One of the challenges in writing anything is to encourage people to read what you write. I thought an inflammatory title might be a good way to start. Hence I am following the structure of the Hegelian Dialectic and write a longer anti-thesis to the thesis of the House of Lords Select Committee (as reported on AccountingWEB).
The good news for those who don't like MTD is that soon HMRC is going to switch it off. The bad news for those people, however, is that they are switching it off to enable updating the software so that more people can use it. It is not clear exactly when more businesses will be able to join the pilot, but the system will be restarted on 4 December.
When the system restarts, however, the problem with direct debits will still remain. That problem is that if a tax payer pays by direct debit then they need to join the pilot scheme 3 working weeks plus 24 hours before the filing date (The payment date for VAT). This is really difficult for monthly submitters because there is a very small window during which they are after one submission and sufficiently far before the other. I have put more details on my website.
Many say they would rather not join the pilot for various reasons. However, although you can withdraw, it is really a good idea to implement as much of the MTD process as can be done whilst suppliers have plenty of spare time for support. The support for MTD comes both from suppliers and from HMRC.
My company (I own 100% of the shares as well as being CEO) has as its target market those normally smaller companies which are using spreadsheets for their accounts. We have already done live pilot scheme submissions for such organisations. The contra-argument to the House of Lords Select Committee report is that in practice MTD has been implemented in full for smaller organisations merely by putting a few links into spreadsheets so that the summary VAT 9 boxes is produced by Excel (or Open Office - Calc or Apple Numbers etc)
Although our pilot scheme is free, we intend to charge £20 per year for the first VAT number and £5 per year for each additional VAT number. That is substantially less than the figures reported in paragraph 145 of the House of Lords Report. In that HMRC estimate initial costs of £109 and ongoing costs of £43.
HMRC publish a list of suppliers here.
Although some charge quite a bit there are also others that do not charge that much. Hence the basic assumptions in the House of Lords Select Committee report are wrong. There is no reason why MTD should cost an arm and a leg.
It is important to understand that MTD for VAT only involves sending the same nine boxes of information to HMRC via the API as are sent either via the government gateway or through the XML system being used by a small number of taxpayers.
That does not, of course, mean that MTD is a total doddle for everyone. Some taxpayers will have to use a spreadsheet to keep their VAT records and then upload the summary to the net. Some cloud users may find that they have to also have a bridging provider to deal with FRS, Partial Exemption or Annual Accounting.
Obviously, I have a conflict of interest relating to MTD in that I am intending to make a profit out of it. However, as someone who actually writes software to interface with the API, I would claim that I have a good solid understanding of what the facts actually are.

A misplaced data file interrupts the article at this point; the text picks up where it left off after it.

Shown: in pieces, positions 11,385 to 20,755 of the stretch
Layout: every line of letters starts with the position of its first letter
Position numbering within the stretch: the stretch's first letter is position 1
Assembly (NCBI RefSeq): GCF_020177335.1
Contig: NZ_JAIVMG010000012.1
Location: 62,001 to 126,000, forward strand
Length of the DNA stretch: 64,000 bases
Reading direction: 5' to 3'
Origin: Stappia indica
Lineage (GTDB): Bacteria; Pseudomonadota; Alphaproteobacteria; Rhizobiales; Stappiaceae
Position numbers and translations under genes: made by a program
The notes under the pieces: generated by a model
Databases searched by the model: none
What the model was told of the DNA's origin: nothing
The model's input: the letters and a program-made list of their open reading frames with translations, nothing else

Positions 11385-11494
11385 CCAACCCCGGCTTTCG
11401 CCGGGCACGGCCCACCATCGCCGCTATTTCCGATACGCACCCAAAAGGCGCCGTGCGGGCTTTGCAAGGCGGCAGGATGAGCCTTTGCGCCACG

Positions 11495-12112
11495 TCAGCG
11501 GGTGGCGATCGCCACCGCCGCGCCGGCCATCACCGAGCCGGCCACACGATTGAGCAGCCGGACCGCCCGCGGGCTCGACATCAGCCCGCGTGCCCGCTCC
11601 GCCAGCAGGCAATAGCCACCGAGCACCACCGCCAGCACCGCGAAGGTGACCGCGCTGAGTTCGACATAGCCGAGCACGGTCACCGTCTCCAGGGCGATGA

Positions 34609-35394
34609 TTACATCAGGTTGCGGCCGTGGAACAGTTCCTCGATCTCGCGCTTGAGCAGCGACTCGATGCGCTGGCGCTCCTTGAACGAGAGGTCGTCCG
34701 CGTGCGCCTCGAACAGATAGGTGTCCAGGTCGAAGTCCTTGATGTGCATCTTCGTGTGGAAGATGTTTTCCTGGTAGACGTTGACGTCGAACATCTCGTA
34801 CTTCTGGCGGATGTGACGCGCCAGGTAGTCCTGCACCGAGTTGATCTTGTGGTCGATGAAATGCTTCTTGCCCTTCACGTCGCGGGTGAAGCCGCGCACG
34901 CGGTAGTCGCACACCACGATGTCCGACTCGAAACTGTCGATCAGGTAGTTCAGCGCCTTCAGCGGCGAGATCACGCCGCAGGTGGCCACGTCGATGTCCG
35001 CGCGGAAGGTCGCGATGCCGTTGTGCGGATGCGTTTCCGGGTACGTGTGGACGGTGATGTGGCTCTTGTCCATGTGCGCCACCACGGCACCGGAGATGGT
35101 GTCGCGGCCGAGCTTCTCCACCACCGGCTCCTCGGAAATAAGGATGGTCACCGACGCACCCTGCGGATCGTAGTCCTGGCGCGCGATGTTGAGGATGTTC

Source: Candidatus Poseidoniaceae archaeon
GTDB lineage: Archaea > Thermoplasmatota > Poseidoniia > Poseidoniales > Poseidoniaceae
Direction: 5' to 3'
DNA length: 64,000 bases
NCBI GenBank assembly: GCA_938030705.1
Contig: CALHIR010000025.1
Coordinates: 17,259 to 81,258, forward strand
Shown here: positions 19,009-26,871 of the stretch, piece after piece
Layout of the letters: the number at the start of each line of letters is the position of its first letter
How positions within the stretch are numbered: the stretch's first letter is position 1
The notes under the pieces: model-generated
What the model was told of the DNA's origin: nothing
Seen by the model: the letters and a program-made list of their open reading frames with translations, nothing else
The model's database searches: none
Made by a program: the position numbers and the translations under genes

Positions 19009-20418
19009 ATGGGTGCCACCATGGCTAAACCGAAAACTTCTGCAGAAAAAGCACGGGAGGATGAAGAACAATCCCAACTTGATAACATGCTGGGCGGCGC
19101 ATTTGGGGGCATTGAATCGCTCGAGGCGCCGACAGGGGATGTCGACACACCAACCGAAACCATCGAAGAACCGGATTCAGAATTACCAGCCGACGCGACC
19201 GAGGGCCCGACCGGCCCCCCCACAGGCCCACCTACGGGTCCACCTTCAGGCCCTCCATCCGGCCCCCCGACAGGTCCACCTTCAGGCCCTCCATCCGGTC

Throughout the world, tax authorities are moving towards greater electronic reporting. For example, this report from Italy indicates that it is putting in a system where invoices go to the tax authorities before going to the customer as is Greece and these follow from reporting systems in real time in Spain and Hungary. This may be only where invoices are B2B in the main, but it is substantially more reporting than happens under MTD.
Why do it?
From a business point of view, I would argue that with the limited costs of £20 per year and the greater accuracy and speed of submitting vat returns is a benefit. For a firm of accounts doing multiple returns being able to automatically work out which returns remain to be done (according to HMRC records) and to speed up the process of submission is also an advantage.
From the public interest, there is a benefit in both the accuracy and the anti-avoidance benefit of a full audit trail including the formulae used for the calculations. That full audit trail exists for spreadsheet users as well as those using other mechanisms of calculating the figures for the return.
Some argue that they should not join the pilot because they can never leave. In theory, people can leave, but in fact, it has to date been so hard to join the pilot scheme that I am not aware of anyone wanting to leave. For those with quarterly submissions, we are almost into the final quarter of the pilot scheme anyway.
In the end, however, the resolution of the issues relating to the House of Lords report will fall mainly in how enforcement action works. I don't personally expect HMRC to take enforcement action against businesses who are trying to implement MTD. They are more likely to target those who are refusing to take any action. The first step from 1st April 2019 is to submit the data via the API. It is only from April 2020 that digital links are required.
Hence to light the blue touch paper, there is a merit in having a full electronic audit trail for submissions for VAT, the costs are not necessarily that high and benefits exist both for the businesses and also for the public interest as a whole.